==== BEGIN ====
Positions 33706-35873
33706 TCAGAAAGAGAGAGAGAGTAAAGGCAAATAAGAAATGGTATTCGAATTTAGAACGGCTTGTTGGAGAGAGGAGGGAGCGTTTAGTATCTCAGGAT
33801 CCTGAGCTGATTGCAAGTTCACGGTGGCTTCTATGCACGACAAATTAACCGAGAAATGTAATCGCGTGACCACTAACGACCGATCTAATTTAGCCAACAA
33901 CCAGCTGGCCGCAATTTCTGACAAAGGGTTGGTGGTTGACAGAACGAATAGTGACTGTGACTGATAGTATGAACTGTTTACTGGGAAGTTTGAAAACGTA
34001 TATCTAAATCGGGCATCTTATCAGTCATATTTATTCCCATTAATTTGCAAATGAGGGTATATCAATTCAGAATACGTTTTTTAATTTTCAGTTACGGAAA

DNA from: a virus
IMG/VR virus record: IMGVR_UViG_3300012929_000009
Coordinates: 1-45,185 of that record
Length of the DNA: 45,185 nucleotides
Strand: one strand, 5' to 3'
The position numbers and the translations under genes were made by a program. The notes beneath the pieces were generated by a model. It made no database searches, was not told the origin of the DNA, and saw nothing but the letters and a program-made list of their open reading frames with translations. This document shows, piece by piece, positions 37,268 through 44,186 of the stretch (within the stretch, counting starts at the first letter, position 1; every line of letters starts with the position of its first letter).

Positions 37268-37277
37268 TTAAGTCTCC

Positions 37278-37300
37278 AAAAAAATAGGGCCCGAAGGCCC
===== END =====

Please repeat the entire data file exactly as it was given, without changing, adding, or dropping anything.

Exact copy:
Positions 33706-35873
33706 TCAGAAAGAGAGAGAGAGTAAAGGCAAATAAGAAATGGTATTCGAATTTAGAACGGCTTGTTGGAGAGAGGAGGGAGCGTTTAGTATCTCAGGAT
33801 CCTGAGCTGATTGCAAGTTCACGGTGGCTTCTATGCACGACAAATTAACCGAGAAATGTAATCGCGTGACCACTAACGACCGATCTAATTTAGCCAACAA
33901 CCAGCTGGCCGCAATTTCTGACAAAGGGTTGGTGGTTGACAGAACGAATAGTGACTGTGACTGATAGTATGAACTGTTTACTGGGAAGTTTGAAAACGTA
34001 TATCTAAATCGGGCATCTTATCAGTCATATTTATTCCCATTAATTTGCAAATGAGGGTATATCAATTCAGAATACGTTTTTTAATTTTCAGTTACGGAAA

DNA from: a virus
IMG/VR virus record: IMGVR_UViG_3300012929_000009
Coordinates: 1-45,185 of that record
Length of the DNA: 45,185 nucleotides
Strand: one strand, 5' to 3'
The position numbers and the translations under genes were made by a program. The notes beneath the pieces were generated by a model. It made no database searches, was not told the origin of the DNA, and saw nothing but the letters and a program-made list of their open reading frames with translations. This document shows, piece by piece, positions 37,268 through 44,186 of the stretch (within the stretch, counting starts at the first letter, position 1; every line of letters starts with the position of its first letter).

Positions 37268-37277
37268 TTAAGTCTCC

Positions 37278-37300
37278 AAAAAAATAGGGCCCGAAGGCCC